Rarity from the Hollow by Robert Eggleton @roberteggleton1 #RBRT #Bookreview

Today’s team review comes from Barb, she blogs at http://barbtaub.com/

Rosie's Book Review team 1

Barb has been reading Rarity From the Hollow by Robert Eggleton


My review: 3 out of 5 stars for Rarity From the Hollow

Magic Realism:  a literary genre or style that incorporates fantastic or mythical elements into otherwise realistic fiction. (Miriam Webster)

[Image credit: Stacy Kranitz: The Rape of Appalachia] http://www.readingthepictures.org/2014/02/stacy-kranitz-the-rape-of-appalachia/


Set in Appalachia, Rarity From the Hollow deals with one of the most painful topics possible—child abuse. We meet two little girls, and hear them try to live in a world that includes violence, sexual assault, incest, drug and substance abuse, mental illness, and murder. When little Lacy Dawn turns to inanimate objects such as the trees around her for emotional support and guidance, it’s a compelling and believable image.

But it’s also the story of magical realism in which the the squalor of Lacy’s life is systematically repaired by a bemused alien. The alien, DotCom, hails from a giant shopping mall planet called Shptiludrp that involves a complicated rewards system for those who do just what the planet’s name suggests and “Shop Till You Drop”.

And that’s the problem. For me, the two very different stories never successfully match up. Since the author was a children’s psychotherapist with a particular focus on victims of child abuse, I accept that those aspects of the story are accurate reflections of past incidents and patients. However, when it comes to integrating the stories, there is just too big a disconnect for me. Child abuse isn’t an ideal topic for humor, although Roald Dahl does make the most of its possibilities.  By the same token, the light-hearted spoof of our modern materialistic world never fits comfortably against the horrors of abused little girls.

The characters in the novel do develop and grow from their shallow, often violent and/or mentally ill beginnings. Unfortunately, because this occurs as a result of magic alien technology, it’s not clear what their changes mean in the long run. On the one hand, the writing itself takes risks that support the overall storyline, such as the decision to have a variety of characters’ internal thoughts presented as simple text following their verbal statements. But I found the pace of the story uneven, the character-development driven by alien’s magic “cure” somewhat unsatisfying, and the plot deeply divided between a description of Lacy’s abusive and dangerous world and the whimsical, vaguely Ayn Rand-meets-Willie Wonka world of her alien mentor.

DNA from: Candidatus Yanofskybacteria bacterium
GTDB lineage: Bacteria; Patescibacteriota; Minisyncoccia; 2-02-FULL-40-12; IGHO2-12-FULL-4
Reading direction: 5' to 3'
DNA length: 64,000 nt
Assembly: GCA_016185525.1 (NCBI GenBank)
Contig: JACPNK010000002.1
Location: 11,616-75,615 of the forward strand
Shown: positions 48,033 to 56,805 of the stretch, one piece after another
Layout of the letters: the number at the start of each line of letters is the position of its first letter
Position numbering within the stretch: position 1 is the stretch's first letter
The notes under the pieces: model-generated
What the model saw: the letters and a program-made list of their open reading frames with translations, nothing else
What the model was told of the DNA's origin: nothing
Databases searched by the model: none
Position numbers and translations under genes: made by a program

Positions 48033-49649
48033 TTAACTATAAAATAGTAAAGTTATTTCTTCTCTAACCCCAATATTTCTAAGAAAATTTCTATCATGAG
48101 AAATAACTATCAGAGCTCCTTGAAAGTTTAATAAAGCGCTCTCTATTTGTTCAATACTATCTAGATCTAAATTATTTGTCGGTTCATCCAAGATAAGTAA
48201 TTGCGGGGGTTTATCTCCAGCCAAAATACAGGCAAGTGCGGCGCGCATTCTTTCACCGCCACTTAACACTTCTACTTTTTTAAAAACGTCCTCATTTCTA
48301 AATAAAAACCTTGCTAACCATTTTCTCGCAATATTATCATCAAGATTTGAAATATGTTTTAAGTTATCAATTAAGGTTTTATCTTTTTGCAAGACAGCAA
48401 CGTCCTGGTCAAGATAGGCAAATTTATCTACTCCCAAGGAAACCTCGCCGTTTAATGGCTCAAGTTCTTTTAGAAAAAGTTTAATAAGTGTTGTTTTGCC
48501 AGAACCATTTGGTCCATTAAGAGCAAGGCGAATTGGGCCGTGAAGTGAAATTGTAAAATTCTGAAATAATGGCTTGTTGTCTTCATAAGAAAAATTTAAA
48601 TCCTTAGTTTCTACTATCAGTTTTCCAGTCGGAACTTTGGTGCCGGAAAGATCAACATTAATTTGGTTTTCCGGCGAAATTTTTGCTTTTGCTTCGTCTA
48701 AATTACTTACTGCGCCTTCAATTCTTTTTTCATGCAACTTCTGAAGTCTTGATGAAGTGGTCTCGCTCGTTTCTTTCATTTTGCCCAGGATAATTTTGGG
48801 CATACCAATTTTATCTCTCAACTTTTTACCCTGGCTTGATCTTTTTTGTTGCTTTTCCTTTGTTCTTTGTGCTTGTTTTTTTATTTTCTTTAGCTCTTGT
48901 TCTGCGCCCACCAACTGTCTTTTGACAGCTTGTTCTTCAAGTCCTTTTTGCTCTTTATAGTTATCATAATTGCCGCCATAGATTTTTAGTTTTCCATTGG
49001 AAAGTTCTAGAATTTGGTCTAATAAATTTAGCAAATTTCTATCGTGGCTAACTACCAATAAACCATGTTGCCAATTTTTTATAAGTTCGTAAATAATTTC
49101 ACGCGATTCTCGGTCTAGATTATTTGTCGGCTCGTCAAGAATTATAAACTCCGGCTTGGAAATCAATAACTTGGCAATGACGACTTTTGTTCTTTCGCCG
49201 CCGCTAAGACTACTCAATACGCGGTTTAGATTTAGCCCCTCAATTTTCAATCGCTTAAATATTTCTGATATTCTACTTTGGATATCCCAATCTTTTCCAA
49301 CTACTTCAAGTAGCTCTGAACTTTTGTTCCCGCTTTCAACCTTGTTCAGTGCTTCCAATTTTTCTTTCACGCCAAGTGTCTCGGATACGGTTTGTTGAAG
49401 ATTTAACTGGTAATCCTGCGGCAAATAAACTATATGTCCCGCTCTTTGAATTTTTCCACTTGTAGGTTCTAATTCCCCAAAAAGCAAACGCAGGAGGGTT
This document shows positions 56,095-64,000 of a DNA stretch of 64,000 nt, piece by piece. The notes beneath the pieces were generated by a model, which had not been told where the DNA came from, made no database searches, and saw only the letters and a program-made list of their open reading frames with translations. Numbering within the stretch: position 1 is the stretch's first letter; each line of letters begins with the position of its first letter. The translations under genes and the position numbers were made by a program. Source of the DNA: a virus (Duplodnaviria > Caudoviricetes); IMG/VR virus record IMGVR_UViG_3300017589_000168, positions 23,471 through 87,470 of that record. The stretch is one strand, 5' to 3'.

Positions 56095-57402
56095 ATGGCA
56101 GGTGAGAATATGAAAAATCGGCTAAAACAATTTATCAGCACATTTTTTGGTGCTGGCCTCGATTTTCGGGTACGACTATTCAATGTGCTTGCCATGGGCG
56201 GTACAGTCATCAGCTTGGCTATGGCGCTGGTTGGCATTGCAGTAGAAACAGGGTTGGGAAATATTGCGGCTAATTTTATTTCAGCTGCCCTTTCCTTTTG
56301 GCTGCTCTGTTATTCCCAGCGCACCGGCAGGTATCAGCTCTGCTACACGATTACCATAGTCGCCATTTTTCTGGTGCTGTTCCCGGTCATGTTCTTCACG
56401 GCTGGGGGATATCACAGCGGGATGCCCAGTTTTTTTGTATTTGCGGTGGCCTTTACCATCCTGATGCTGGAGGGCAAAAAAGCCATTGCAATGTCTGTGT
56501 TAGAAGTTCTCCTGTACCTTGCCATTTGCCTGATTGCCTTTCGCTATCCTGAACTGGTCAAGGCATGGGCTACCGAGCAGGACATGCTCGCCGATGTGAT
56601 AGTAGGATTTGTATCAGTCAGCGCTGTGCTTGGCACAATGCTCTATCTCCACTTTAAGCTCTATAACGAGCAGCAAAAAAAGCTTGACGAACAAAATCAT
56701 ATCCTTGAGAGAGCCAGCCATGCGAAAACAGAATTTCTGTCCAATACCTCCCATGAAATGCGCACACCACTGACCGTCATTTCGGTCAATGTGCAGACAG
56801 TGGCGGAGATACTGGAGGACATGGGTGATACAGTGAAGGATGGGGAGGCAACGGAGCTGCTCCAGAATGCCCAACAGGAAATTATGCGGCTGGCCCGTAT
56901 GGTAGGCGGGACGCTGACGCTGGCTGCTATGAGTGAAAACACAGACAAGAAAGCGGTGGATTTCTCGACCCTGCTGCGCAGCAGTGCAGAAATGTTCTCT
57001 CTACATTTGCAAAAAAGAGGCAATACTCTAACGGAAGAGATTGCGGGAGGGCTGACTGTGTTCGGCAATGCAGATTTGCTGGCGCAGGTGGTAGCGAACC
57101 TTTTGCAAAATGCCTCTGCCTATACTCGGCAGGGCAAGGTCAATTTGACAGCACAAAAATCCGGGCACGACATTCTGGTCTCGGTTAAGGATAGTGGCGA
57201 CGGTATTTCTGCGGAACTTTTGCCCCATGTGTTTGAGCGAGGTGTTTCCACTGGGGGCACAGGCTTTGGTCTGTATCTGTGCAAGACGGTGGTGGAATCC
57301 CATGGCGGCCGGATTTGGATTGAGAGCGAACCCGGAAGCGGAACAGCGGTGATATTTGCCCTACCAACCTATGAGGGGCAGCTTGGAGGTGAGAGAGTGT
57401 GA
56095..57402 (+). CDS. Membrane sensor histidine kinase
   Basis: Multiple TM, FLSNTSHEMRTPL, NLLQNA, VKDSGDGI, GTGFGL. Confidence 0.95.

I would give Rarity From the Hollow three stars. Author Robert Eggleton has created a believable and compelling world where a robot risks capture in order to rescue the one little girl destined to save the universe. I just wish he had spent more time tying the two stories—child abuse victim and destined Chosen One—together better.

Find a copy here from Amazon.co.uk or Amazon.com

Rarity From The Hollow by Robert Eggleton @roberteggleton1 #Bookreview #SundayBlogShare

Rarity from the HollowRarity from the Hollow by Robert Eggleton
My rating: 3 of 5 stars
Rarity from the Hollow straddles several genres; fantasy, sci-fi, social science to name but a few. It comes from an author with a very experienced background in American social services, child welfare, veterans, juvenile youths, homeless youths and the unemployed. This knowledge is weaved through-out the book and shows a deep knowledge of the subjects.

Add to this the author’s own personal background where members of his family suffered domestic abuse, alcoholism and PTSD. First hand experience of these issues allow the author to include these in his book with a great degree of knowledge.

The book is set in West Virginia and there is good use of local dialect and language from the dialogue. We meet Lacy Dawn an incredible eleven year old who has been chosen to save first her parents and then the Universe. She has an alien friend called DotCom who lives in a spaceship in a cave near by. He teaches Lacy Dawn great wisdom which she uses to advise her friends. They also work together to “Fix her family”.

DotCom is supervised by Mr Pump from a fantasy shopping Mall called Shptiludrp, where Lacy Dawn and her mother experience a wonderful stay and shop amongst the other aliens. There are subtle analogies and multiple layers which are all there to be picked over in this complex storyline.

This book isn’t an easy read, the subject matter is at times shocking and made me uncomfortable as a reader. Lacy Dawn’s choice of words and subjects of discussion are at times very disturbing. It reflects a part of society which many of us are sheltered from. The book is dialogue led and this for my reading experience was like wading through deep water, it slowed the pace of the book. I was unable to connect to any of the characters and felt I was watching one of DotCom’s educational videos.

I understand the author has turned to fiction to raise money to prevent child abuse, this is a heavy read but know that your money will go to a good cause.

This review is based on a free copy of the book given to me by the author.

Find a copy here from Amazon.co.uk or Amazon.com

View all my reviews on Goodreads